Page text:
Breathing life into your novel

I told my G.P. I thought I had always been a shallow breather. He put me straight, telling me that we adjust our breathing in accordance with lung capacity at the time: reduce it and we will exhale a reduced volume, increase it and we exhale more. Simple enough isn’t it?

I think he was telling me that faulty bellows will not engage the fire within; the bellows must first be fixed. With his help that is the task I undertake; I have no more thoughts of having been a shallow breather since birth.

Punctuation in a ‘living’ novel defines the pauses between the breath of words; get the punctuation right and you will see how the novel lives. Take any paragraph from any novel, remove the punctuation and you will see how it chokes and dies. Apply the comma, semicolon, colon and full stop (period in the United States) and see how the sense and the life return. But sense and life in this context implies nothing other than your novel’s subsistence: the way in which it pauses for breath to create an existence of its own. To gauge the pace of the novel you must punctuate wisely.

A lot of nonsense has been written about the four marks cited. Yes, by all means try to use them in a way that is grammatically correct, but just as importantly, if not more so, use them to pause the breath of words in appropriate ways. If you consider the full stop (period) to have a time value of 4, then the comma will have a time value of 1: similarly the semicolon a value of 2 and the colon a value of 3. There are no absolute values here, merely pauses relative to the pause value of the full stop. Try creating your paragraphs as you would hope to have them read, and that calls for a very clear voice in the head.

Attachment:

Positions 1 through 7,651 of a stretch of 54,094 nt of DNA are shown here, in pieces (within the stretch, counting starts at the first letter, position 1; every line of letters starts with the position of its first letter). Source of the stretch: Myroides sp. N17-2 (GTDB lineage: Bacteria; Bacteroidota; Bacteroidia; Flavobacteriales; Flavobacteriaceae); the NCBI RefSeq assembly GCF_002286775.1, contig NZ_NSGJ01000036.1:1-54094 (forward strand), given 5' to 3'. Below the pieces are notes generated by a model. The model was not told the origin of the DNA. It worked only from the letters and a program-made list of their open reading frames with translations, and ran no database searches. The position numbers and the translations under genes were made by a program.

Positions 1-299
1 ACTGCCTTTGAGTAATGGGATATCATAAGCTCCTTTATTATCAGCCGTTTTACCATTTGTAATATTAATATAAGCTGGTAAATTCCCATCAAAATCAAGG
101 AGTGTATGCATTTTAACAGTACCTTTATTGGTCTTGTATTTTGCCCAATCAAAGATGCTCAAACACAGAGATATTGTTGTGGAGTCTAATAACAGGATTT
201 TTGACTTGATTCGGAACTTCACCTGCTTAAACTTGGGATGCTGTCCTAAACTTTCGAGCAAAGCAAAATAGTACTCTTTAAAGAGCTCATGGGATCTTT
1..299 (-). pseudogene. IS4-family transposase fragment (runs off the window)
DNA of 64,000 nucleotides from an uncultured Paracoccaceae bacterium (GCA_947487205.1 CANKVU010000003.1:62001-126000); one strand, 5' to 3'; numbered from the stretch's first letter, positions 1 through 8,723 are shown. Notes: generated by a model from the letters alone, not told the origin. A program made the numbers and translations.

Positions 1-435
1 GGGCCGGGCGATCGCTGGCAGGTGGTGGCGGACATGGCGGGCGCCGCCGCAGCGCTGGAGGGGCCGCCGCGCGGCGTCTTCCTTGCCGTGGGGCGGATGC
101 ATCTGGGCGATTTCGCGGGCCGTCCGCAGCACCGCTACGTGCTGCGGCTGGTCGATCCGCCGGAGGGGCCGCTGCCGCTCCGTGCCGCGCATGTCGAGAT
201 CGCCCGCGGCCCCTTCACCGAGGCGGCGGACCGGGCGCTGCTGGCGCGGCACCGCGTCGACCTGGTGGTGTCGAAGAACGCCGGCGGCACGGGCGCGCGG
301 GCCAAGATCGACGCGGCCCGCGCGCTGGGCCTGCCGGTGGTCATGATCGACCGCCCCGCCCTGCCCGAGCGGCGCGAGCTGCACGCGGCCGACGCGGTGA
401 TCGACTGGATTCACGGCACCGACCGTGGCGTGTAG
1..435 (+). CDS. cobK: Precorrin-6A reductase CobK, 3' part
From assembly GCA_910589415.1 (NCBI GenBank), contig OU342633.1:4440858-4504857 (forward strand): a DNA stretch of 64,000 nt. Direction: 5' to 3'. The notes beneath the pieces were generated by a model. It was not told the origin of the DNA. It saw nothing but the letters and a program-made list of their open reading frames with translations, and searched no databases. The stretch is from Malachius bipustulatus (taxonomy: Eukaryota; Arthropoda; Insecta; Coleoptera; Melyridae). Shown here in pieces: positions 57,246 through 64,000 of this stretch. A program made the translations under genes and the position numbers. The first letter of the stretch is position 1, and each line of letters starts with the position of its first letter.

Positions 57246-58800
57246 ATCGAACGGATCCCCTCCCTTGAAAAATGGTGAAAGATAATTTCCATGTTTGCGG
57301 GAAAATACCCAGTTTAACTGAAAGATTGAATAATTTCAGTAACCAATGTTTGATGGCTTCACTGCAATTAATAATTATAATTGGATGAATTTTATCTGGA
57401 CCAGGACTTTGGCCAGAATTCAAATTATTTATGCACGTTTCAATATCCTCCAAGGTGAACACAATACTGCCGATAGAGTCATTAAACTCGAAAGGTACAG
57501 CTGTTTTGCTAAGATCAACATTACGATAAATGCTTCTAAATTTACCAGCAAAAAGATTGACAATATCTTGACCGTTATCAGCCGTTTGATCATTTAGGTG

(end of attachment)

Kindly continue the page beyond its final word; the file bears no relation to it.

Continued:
The pace of the novel is inevitably going to vary according to the narrator, the type of tale being told, and the stage you are at in relating the tale, so be sensitive to the needs of the characters and be true to yourself and your craft. Don’t be afraid to mix things up. Where you might use a comma on one occasion you might find it more fitting (in terms of pause and space) to use a semicolon, or a colon on another similar occasion. It may be necessary to make small adjustments to be grammatically correct, but the effort will be worth it to see your novel live and breathe as the type of animal you have strived for it to be. A tiger instead of a pussycat? Or, perhaps. a pussycat and not a tiger?


2 thoughts on “Breathing life into your novel

  1. You have left out a mention of the so-called Oxford comma. And whether a comma should be used toward the end when the list gets longer than three. I advocate the comma, as I do initial dependent clauses. Initial depndent clauses can inadvertently be run into the following sentence, thus leading to nonsense, if you are not careful.


    1. Thanks for your comment, Larry. It seems that even the Oxford University Style Guide has now dropped the Oxford Coma, unless it is necessary for disambiguation. I think that is what you advocate here.
      In the example: ‘The bruises on her legs turned black and blue, yellow, and cream before healing to a healthy pink.’ indicate the bruises went through 3 colour changes prior to healing. If you were to remove the comma after yellow it could be construed the bruising had undergone only 2 changes before healing.

      But I refrained from mention of the Oxford comma in my post simply because, for the purposes of the novel’s breathing, all commas will carry the same weight.


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